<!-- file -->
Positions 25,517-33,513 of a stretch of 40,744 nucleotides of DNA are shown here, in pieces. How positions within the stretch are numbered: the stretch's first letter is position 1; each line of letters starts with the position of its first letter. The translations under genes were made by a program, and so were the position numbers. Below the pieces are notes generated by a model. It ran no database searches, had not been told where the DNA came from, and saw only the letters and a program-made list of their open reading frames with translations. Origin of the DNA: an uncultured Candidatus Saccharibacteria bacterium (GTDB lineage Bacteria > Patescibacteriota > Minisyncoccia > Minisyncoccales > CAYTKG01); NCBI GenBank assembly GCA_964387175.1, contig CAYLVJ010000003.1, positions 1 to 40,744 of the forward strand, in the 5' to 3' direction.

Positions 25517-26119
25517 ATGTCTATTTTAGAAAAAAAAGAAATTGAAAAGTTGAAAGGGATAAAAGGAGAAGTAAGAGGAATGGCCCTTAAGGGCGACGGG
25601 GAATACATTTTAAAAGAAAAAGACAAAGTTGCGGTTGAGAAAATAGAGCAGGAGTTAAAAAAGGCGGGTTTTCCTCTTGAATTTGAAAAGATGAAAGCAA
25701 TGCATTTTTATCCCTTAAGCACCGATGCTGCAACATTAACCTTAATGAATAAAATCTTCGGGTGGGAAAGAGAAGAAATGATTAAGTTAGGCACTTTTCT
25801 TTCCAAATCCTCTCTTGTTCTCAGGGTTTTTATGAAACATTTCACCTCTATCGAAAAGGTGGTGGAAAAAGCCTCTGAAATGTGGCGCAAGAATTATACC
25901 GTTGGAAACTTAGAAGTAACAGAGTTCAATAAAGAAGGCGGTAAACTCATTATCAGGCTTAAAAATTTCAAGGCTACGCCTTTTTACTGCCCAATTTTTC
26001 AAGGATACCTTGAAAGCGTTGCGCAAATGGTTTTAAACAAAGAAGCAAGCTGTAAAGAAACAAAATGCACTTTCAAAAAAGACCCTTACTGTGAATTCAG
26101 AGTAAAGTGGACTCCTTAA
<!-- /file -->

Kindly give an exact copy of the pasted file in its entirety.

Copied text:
Positions 25,517-33,513 of a stretch of 40,744 nucleotides of DNA are shown here, in pieces. How positions within the stretch are numbered: the stretch's first letter is position 1; each line of letters starts with the position of its first letter. The translations under genes were made by a program, and so were the position numbers. Below the pieces are notes generated by a model. It ran no database searches, had not been told where the DNA came from, and saw only the letters and a program-made list of their open reading frames with translations. Origin of the DNA: an uncultured Candidatus Saccharibacteria bacterium (GTDB lineage Bacteria > Patescibacteriota > Minisyncoccia > Minisyncoccales > CAYTKG01); NCBI GenBank assembly GCA_964387175.1, contig CAYLVJ010000003.1, positions 1 to 40,744 of the forward strand, in the 5' to 3' direction.

Positions 25517-26119
25517 ATGTCTATTTTAGAAAAAAAAGAAATTGAAAAGTTGAAAGGGATAAAAGGAGAAGTAAGAGGAATGGCCCTTAAGGGCGACGGG
25601 GAATACATTTTAAAAGAAAAAGACAAAGTTGCGGTTGAGAAAATAGAGCAGGAGTTAAAAAAGGCGGGTTTTCCTCTTGAATTTGAAAAGATGAAAGCAA
25701 TGCATTTTTATCCCTTAAGCACCGATGCTGCAACATTAACCTTAATGAATAAAATCTTCGGGTGGGAAAGAGAAGAAATGATTAAGTTAGGCACTTTTCT
25801 TTCCAAATCCTCTCTTGTTCTCAGGGTTTTTATGAAACATTTCACCTCTATCGAAAAGGTGGTGGAAAAAGCCTCTGAAATGTGGCGCAAGAATTATACC
25901 GTTGGAAACTTAGAAGTAACAGAGTTCAATAAAGAAGGCGGTAAACTCATTATCAGGCTTAAAAATTTCAAGGCTACGCCTTTTTACTGCCCAATTTTTC
26001 AAGGATACCTTGAAAGCGTTGCGCAAATGGTTTTAAACAAAGAAGCAAGCTGTAAAGAAACAAAATGCACTTTCAAAAAAGACCCTTACTGTGAATTCAG
26101 AGTAAAGTGGACTCCTTAA